Thursday, June 07, 2012

How much longer to get my pension money?

Some Gannett Bloggers have been asking how much time Gannett can take to send pension money to employees who've left the company. A reader who knows about these things sent me the following text:

Timing of Notice of Benefit Claim Decision
You will receive a written or electronic notice informing you of the decision of the Gannett Corporate Benefits Department within 90 days after your claim is received. If special circumstances require, the initial 90-day decision making period may be extended up to a period of 90 additional days. If this happens, the Gannett Corporate Benefits Department will provide you with a written notice of the extension. You will get this notice before the end of the initial 90-day period. The notice will indicate the special circumstances requiring the extension and the expected decision date.


  1. What "decision" do they need to make??...If you've left the company and are requesting your pension, you're either rolling it over into an IRA or want the pay-out...Am I missing something??

  2. Yes, you are.

  3. You can keep your pension in Gannett's federally regulated pension fund, and draw the obligated annuity at the designated age.

    What are anyone else's thoughts on that? I am eligible to remove mine and reinvest it, but Gannett offers only an inaccurately low payout to me, so I haven't.

    Withdrawing it may change the regulations governing the funds from federal to state laws, generally less favorable, but federal guarantee is only some percentage if Gannett goes bankrupt. What percentage?

    Can bankruptcy trustees retrieve company assets from the past "salaries" of the execs who bankrupted it? (That last question is rhetorical, sadly).

  4. I'm aware of leaving it and drawing an annuity...Thanks, but no thanks on that though.

    I'm interested in hearing others experiences in finding their payouts are less than they were originally led to believe.

    In 08 we received the estimated pension amount, which at the time I thought represented what was actually accumulated in the fund...Then earlier this year when we received the updated amount it was aprox. $25K less...The explanation we received was that the 08 amount was what they estimated we'd have at retirement.

    If that's the case, I think the 08 document was poorly worded/explained.

  5. My 2012 paperwork showed a lower amount than expected. This came just after the "special contribution" designed to avoid a class action lawsuit by add a few points of bonus money to older workers.I requested a review of my account. The revised number rendered was about $3K higher than the original figure tendered in January. BTW: I have outbounded my 401K into a self directed brokerage account. The options are better.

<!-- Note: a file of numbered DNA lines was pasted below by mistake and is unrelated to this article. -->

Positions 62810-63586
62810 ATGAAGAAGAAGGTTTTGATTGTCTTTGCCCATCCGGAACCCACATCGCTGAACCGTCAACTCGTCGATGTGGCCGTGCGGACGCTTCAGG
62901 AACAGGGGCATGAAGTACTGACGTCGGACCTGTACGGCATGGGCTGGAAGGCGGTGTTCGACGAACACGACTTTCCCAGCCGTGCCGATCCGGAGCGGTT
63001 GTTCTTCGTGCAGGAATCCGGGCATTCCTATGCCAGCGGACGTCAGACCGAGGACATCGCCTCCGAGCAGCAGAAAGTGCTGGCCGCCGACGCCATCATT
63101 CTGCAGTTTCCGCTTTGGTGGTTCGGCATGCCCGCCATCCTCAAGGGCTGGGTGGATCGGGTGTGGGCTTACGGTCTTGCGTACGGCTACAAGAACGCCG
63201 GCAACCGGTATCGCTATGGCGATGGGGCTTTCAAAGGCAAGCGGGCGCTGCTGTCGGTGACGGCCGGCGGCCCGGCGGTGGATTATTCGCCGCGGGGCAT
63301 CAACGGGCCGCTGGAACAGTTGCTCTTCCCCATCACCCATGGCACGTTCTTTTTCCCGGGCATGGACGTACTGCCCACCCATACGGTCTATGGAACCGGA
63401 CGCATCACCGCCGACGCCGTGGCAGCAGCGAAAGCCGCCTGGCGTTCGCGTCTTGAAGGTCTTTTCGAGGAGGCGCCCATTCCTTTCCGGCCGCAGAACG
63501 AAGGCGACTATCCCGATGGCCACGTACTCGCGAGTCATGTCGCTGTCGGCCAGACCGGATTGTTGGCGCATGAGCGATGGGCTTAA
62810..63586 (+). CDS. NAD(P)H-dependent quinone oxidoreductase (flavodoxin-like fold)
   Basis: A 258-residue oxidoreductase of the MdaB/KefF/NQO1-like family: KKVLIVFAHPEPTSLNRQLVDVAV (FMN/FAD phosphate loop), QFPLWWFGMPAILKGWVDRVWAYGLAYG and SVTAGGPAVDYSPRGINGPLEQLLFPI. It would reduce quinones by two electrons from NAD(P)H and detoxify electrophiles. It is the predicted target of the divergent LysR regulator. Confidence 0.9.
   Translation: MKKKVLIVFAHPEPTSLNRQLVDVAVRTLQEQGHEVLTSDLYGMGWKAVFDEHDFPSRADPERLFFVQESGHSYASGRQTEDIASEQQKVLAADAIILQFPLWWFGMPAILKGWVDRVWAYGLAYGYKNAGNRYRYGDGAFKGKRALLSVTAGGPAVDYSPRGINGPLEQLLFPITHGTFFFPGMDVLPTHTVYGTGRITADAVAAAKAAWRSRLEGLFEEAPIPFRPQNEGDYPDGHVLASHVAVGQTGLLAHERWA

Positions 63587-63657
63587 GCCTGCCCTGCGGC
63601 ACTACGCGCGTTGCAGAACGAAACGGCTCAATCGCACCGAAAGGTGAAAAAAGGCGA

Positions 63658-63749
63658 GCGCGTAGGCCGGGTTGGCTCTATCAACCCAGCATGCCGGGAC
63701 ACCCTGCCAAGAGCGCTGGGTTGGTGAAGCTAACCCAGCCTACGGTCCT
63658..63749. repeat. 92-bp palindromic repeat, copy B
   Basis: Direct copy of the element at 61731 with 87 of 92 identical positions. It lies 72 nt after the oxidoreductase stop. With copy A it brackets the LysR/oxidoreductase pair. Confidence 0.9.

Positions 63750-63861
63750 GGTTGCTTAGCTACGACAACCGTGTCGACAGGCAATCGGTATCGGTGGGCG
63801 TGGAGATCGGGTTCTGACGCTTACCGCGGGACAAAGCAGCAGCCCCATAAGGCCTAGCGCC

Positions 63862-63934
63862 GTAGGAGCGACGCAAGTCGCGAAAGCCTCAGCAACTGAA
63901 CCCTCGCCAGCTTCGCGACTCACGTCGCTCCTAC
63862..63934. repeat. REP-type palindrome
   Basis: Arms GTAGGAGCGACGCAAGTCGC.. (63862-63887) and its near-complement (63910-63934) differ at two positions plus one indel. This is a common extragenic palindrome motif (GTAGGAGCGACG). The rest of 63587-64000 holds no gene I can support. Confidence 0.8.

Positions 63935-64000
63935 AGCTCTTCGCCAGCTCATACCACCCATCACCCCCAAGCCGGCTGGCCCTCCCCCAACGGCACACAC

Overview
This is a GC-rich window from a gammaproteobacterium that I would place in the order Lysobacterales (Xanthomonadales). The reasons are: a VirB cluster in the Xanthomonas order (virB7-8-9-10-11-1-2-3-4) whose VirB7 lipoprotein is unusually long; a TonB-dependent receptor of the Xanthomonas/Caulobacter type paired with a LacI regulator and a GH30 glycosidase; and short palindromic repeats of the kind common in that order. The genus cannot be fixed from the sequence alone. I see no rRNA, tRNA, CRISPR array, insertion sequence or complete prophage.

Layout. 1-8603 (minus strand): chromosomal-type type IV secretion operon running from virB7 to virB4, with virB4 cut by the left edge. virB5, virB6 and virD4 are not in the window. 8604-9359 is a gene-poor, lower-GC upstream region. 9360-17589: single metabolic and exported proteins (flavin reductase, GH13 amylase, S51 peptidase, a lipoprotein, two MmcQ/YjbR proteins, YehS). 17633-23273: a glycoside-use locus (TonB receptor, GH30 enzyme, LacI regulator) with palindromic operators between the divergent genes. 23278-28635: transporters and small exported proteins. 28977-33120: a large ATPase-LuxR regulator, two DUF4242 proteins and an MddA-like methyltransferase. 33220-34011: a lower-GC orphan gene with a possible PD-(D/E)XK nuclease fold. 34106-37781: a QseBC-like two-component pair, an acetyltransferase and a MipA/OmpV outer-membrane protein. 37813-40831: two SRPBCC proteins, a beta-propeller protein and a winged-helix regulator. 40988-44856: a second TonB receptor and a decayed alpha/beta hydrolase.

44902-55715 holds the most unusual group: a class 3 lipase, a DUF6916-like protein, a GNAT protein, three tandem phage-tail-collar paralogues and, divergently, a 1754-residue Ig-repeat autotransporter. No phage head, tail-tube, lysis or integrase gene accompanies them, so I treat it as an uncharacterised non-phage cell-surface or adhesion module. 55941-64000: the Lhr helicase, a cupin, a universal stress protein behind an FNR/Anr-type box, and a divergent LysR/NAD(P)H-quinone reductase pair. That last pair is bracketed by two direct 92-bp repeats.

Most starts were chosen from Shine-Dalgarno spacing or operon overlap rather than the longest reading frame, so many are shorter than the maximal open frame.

6. Yes it only said estimated eight times in the documents. You can get a social security estimate 12 times a year and it will differ. I think that is because estimates are well estimates. You can get your 401k estimate daily too. But it changes. Estimates seem to lack certainty is seems.

  7. When you go to the checkout counter at the grocery you estimate what you will be spending, so that unless you have a credit card you have enough money. There are so many variables in a pension formula as well as so many different formulas from the old days that they apparently could only do estimates in '08.

    For instance, did you work in the same pension plan for your whole career? Did you get a commission that was paid after the cutoff but was earned earlier in the year. Did you leave the company and come back. Probably a 100 variations.

    So they gave an estimate. It isn't a true, certain, calculation until all the variables are in. I know this right from our HR person. So, an estimate was like going to the grocer and estimating what you would owe (or get paid in this case).

  8. The 401k is not an estimate. It is the actual value of your account, based on the previous day's market close. I woukd recommend everyone check it every couple of weeks. I would also recommend everyone check to see how much of your portfolio is in Gannett shares.

  9. Boggles the mind that anyone could shrug off a multi-year series of statements and assurances as "estimates" when the numbers, the in-writing, accumulated values that people have been banking on for years, suddenly plummet by five- and six-figure amounts. How were the previous statements represented in the corporate-wide pension obligation? Who's administering and how has that changed?


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